Teacher resources and professional development across the curriculum

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Problem SolvingSession 03 Overviewtab aTab btab ctab dtab eReference
Part B

Exploring Problem Solving
  Introduction | Try It Yourself: Finding Pentominos | Making Boxes | Problem Reflection | Your Journal

 
 

In this section, we will examine your, rather than your students', approach to a question. As you solve the problem, think about the strategies you're using and the steps you're following. By analyzing your own problem-solving, you are experiencing the importance of reflection (also known as metacognition) in the problem solving process. With more experience in both solving problems and reflecting on your own approach to the problems, you will become more effective in developing the Problem Solving Process Standard as a foundation of mathematics instruction and learning in your classroom.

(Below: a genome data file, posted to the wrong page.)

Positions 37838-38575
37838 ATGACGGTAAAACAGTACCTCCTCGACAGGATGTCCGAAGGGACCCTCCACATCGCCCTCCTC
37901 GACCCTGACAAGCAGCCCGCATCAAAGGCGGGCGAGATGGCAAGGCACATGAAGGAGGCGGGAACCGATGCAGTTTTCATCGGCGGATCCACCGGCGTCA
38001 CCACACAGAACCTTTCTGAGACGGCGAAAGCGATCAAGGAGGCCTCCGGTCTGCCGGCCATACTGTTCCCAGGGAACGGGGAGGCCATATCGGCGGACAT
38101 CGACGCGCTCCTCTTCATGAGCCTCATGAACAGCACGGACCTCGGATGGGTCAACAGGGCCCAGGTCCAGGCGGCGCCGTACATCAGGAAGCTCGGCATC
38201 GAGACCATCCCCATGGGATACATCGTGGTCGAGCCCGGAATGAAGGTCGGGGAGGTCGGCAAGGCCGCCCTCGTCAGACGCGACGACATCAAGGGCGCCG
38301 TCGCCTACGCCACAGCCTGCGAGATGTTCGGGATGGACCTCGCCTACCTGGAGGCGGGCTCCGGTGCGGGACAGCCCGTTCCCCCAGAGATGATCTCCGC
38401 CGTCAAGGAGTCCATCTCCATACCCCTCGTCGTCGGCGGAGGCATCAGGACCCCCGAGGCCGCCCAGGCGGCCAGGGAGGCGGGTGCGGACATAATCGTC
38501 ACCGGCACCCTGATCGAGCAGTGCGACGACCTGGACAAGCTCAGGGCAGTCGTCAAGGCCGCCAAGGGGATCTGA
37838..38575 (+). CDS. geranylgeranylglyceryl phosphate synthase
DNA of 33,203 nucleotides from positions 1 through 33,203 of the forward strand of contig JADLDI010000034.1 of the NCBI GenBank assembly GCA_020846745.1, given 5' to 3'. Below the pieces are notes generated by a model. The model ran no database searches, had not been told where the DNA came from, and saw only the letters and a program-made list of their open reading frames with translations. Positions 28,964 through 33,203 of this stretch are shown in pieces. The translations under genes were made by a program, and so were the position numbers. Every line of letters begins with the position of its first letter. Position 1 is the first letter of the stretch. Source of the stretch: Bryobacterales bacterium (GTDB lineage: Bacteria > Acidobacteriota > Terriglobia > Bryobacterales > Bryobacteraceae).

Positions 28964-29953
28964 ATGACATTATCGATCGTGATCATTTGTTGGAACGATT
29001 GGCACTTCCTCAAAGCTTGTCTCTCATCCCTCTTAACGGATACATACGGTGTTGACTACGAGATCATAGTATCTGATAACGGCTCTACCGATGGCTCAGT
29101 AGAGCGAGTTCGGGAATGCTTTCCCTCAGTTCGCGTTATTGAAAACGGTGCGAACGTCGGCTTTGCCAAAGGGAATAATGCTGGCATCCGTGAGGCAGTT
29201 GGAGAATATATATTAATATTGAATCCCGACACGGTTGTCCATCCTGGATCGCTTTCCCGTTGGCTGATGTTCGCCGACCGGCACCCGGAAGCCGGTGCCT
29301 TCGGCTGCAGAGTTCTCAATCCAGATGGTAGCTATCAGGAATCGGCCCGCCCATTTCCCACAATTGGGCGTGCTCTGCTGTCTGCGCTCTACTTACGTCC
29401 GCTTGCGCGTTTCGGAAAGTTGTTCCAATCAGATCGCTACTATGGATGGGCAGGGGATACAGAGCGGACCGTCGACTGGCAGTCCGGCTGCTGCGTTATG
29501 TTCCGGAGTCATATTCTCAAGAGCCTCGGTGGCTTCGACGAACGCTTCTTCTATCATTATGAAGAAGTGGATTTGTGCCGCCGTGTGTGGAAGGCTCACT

Pentominos are figures made from five squares. Each square must touch at least one other square from corner to corner and side to side.


For example, this is a pentomino:


two squares that can make a pentomino

However, this is not a pentomino:


two squares that cannot make a pentomino

Two pentominos are considered the same if one can be rotated or reflected to look like the other. These two pentominos are considered the same:


pentomino same

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